MJP has developed quite radically during the past 30 years. On the face of it the early housing schemes, in Milton Keynes or Warrington, bear no relation to the current work of the practice, such as the BBC project on Portland Place. However, like all the practice's work, these form part of an ongoing story, sharing many common features.
Fundamental to this story is the overriding concern for place-making over object-making. The 'objects' produced are beautifully crafted but the motivation is more fundamental than this. It addresses a desire for architecture both to respond to and define its wider context - social, cultural, historical as well as physical.
The early housing projects took the analytical work of Martin, March and Chermayeff and Alexander, and developed a social context for this work.While achieving surprisingly high densities for low-rise housing, they created a clear physical structure that responded to and defined a hierarchy of spaces - from public to semipublic and private - within which individuals could relate to the community.
The architecture responded to this structure by clearly defining spaces and thresholds while creating a human scale through features such as bay windows and pergolas.
The university work that followed, especially work for Oxford and Cambridge colleges, offered an opportunity to develop these ideas within a specific historic context.
Respecting the traditional physical and social spaces that define the collegiate environment - courtyard, staircase, shared kitchen, and study bedrooms - the various projects again sought to give a clear definition to the hierarchy of these spaces.
The architecture expressed this hierarchy in an almost elemental way, such that bedrooms, staircases and kitchens were all evident from the principal shared place.
These shared spaces, usually external, made connections with the structure of the college and formed a focal point which gave a sense of identity to the developments, and a sense of belonging for those who occupied them.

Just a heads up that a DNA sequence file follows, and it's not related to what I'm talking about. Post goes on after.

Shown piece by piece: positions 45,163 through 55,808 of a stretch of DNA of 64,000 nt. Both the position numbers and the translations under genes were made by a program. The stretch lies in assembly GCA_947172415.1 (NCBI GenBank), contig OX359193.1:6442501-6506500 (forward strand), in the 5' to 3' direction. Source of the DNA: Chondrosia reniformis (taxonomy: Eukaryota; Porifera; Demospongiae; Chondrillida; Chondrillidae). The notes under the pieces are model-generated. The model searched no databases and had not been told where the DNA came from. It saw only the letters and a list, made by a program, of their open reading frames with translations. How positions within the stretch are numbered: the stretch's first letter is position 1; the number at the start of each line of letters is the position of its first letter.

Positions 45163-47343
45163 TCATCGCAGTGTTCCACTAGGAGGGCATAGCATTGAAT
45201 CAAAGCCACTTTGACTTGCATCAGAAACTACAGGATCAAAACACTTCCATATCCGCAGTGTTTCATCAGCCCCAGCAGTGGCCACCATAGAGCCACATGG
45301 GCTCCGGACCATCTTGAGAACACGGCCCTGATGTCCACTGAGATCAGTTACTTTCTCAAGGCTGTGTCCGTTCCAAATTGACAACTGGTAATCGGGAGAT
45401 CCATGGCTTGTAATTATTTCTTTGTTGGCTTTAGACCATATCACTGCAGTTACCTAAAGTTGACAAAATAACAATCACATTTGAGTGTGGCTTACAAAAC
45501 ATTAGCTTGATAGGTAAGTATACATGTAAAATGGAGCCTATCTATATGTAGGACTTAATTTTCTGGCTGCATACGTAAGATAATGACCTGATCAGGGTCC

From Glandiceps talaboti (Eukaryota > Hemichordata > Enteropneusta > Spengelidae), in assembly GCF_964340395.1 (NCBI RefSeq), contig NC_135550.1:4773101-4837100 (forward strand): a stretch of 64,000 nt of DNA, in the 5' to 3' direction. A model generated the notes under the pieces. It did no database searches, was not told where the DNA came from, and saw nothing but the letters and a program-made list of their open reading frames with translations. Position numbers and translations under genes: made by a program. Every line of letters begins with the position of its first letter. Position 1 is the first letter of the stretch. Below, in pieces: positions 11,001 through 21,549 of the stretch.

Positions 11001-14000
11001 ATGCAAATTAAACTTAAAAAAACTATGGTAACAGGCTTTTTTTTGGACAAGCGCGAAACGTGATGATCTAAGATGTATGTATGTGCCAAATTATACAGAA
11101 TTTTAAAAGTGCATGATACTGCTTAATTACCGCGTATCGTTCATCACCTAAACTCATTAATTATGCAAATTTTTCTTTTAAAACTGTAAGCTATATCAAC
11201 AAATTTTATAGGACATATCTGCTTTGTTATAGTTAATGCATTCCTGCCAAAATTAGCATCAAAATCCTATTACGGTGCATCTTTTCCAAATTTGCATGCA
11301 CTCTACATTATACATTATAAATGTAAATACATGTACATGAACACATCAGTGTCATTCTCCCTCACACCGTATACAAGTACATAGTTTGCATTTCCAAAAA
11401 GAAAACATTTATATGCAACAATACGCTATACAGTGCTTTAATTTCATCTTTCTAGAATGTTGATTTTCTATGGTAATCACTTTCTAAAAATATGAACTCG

With the masterplan for the redevelopment of Spitalfields market came an opportunity to develop these ideas on an urban scale. Though a victim of the 1990s property crash, it offered a model for a major commercial intervention that responded to the urban context - not only in scale and massing, but more importantly through understanding the nature and hierarchy of existing and proposed urban places.
This analysed the different type of urban 'transactions', those that are 'local' and require most engagement with the principal public spaces, and those that are 'foreign' and do not. The resulting plan was a collaborative structure with contributions from other architects, rather than an object building, or series of object buildings, as appears to be the current fate for the market site.
This project, and the analytical work that supported it, has informed a series of projects set within sensitive contexts, which, through understanding the role of an individual building within its urban setting, have demonstrated how contemporary architecture can heal and enhance the appreciation of the traditional urban grain and the character of a place. The resulting architecture is respectful and responsive, seeking to address the many levels at which buildings are experienced. Spitalfields led to masterplans in Dublin, Cambridge, Durham and Coventry (all of which are being implemented), where the practice's passion for place-making and collaboration is exemplified. The Coventry masterplan, for example, consists of no less than six new public spaces, which will be animated by an extensive public art programme.
The practice's landmark buildings reflect this theme. Both Southwark Station on the Jubilee Line Extension and the Wellcome Wing at the Science Museum are iconic public spaces which have attracted uses far beyond those for which they were built, yet have a low-key physical presence viewed from outside. They are places not objects.
Similarly, the proposal for the BBC, while a striking piece of architecture, has grown from urban design considerations, and from a desire to create a new urban space acting as a forecourt for a new public entrance and a focus for the interplay between public, semipublic and private spaces. In this respect it inherits themes that are apparent in the early housing or university work, while working with an architectural language that is very different. Viewed from the south, the new development embraces the existing Broadcasting House and frames Nash's All Souls Church. It is a 'landmark', but one that works with and reinforces the features of the area that make it distinct.
Life is rich and multifaceted, and the practice's work has always sought to respond to this rather than control it. The primacy of creating places that connect to and respond to their contexts, while at the same time offering something new and exciting, will continue to be a defining feature of our work, and will help us to write the next chapter of this story.